Philosophy Colloquium Series

FALL 2023

MEETING TIME: 3:00PM-4:30pm


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Fall 2023

Date: Fall, 2023


Gaslighting: In Defense of an(Qualified) Analysis

Andrew Spear (GVSU Philosophy)


Don’t You Trust Me? Gaslighting: A Defense of an(Qualified) Analysis

Talk Description: The central argument of this talk is that what is definitive of gaslighting, properly so-called, are certain mental states, motives, or intentions on the part of the perpetrator of gaslighting. It is not enough for a person, the victim, to feel profound self-doubt or a sense of “being crazy”, even if this feeling or perception is in some sense unjustly inflicted by other(s) or by social conditions. For it to be gaslighting, the purported gaslighter must in some sense intend or mean to bring this state of profound self-doubt or “being crazy” about. Gaslighting is hot right now. Originating in a 1938 play of the same name by Patrick Hamilton and immortalized in a 1944 Hollywood film starring Charles Boyer and Ingrid Bergman, the term and the concept have played a role in popular culture and academic discussions ever since. The American Dialect Society voted ‘gaslighting’ the word most useful/likely to succeed in 2016 and it was Merriam Webster’s word of the year in 2022. Philosophical discussion of gaslighting is relatively recent and has resulted in analyses of the phenomenon that diverge in a number of ways. The phenomenon has philosophical interest for ethical, epistemological (relating to knowledge, belief, and rationality), and likely also political reasons. The general tendency in philosophy, and to some extent in popular usage, has been to move to ever-more expansive understandings of gaslighting. In this talk I will survey some of the popular and philosophical uses and understandings of the gaslighting, and argue that overly expansive conceptions of it, specifically those that do not make any reference to gaslighting-related motives or intention on the part of the perpetrator, are unmotivated or duplicate existing important concepts while distracting attention form features central to gaslighting itself.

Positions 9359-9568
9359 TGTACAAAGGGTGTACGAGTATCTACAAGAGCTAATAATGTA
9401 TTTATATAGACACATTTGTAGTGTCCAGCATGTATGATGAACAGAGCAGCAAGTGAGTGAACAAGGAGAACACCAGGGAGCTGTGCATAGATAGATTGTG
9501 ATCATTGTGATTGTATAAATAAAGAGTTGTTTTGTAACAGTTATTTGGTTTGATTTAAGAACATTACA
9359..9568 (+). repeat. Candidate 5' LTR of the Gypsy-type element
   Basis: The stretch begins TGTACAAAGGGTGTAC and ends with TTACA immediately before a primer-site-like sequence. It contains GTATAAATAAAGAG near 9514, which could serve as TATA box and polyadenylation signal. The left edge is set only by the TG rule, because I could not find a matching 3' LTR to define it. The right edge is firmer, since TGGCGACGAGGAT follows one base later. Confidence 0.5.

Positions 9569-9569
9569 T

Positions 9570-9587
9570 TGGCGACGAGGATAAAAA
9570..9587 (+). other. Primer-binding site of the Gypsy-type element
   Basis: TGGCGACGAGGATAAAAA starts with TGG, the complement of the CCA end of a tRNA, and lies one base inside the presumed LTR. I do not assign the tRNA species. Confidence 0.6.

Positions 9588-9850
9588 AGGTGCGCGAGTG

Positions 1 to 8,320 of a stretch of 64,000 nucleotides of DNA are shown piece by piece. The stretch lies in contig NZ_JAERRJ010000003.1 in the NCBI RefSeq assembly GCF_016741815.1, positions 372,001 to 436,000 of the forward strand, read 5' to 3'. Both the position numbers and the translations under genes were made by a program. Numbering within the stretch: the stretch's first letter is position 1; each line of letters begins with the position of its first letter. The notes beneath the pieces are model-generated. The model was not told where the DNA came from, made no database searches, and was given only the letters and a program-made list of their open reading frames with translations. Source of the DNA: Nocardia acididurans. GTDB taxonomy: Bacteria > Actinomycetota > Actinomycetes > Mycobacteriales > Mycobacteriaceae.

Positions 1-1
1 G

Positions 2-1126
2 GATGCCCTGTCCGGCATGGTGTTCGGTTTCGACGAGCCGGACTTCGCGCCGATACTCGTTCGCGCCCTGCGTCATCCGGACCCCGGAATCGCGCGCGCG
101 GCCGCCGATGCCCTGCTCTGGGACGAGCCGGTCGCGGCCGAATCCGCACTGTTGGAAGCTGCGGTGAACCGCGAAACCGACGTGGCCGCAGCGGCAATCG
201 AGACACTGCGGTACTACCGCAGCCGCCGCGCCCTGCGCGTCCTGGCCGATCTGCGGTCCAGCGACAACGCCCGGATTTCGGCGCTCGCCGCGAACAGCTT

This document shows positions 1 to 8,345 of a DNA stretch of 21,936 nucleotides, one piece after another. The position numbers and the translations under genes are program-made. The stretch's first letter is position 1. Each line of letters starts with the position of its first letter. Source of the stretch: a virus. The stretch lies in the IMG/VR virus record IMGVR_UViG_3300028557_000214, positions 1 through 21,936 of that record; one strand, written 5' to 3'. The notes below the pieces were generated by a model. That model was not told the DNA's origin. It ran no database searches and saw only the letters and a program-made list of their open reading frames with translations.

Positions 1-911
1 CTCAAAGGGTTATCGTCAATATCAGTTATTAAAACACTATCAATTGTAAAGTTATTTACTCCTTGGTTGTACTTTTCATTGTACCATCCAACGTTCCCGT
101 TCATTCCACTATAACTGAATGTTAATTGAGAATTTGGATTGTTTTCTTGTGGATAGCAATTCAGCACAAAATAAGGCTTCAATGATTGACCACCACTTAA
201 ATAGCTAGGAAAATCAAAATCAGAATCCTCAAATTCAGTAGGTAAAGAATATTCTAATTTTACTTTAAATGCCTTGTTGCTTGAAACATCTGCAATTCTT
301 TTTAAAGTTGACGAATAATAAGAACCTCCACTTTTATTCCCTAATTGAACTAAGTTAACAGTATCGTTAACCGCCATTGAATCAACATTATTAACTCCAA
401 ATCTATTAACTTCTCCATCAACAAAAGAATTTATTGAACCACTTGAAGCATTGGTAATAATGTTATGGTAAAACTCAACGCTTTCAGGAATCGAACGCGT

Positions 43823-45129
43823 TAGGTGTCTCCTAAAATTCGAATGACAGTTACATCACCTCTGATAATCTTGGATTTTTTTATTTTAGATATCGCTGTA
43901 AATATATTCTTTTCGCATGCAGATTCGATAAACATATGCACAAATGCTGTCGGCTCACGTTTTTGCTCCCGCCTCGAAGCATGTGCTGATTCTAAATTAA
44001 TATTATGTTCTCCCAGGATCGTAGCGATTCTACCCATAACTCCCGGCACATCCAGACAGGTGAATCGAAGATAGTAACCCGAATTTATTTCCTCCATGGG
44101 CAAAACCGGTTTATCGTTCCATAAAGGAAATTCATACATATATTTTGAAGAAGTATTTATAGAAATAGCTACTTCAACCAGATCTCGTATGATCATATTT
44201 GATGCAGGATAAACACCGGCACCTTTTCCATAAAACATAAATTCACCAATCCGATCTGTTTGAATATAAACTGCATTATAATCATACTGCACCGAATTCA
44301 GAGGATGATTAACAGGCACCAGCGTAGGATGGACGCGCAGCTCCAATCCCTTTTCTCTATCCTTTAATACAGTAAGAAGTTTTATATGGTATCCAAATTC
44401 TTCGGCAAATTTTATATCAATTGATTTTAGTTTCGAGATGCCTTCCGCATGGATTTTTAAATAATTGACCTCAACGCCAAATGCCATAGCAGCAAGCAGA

Regenerate Response: Philosophical Reflections on Generative AI, Including ChatGPT Panel Discussion

Corey Anton (GVSU Communication Studies), Jeffrey Byrnes (GVSU Philosophy), Laurence José (GVSU Digital Studies and Writing), Andrew Spear (GVSU Philosophy)



Aaron Schultz (MSU, Philosophy)



From Hannah Arendt’s ‘banality of evil’ to the Confucian idea of ‘banality of good’

Peimin Ni (GVSU)

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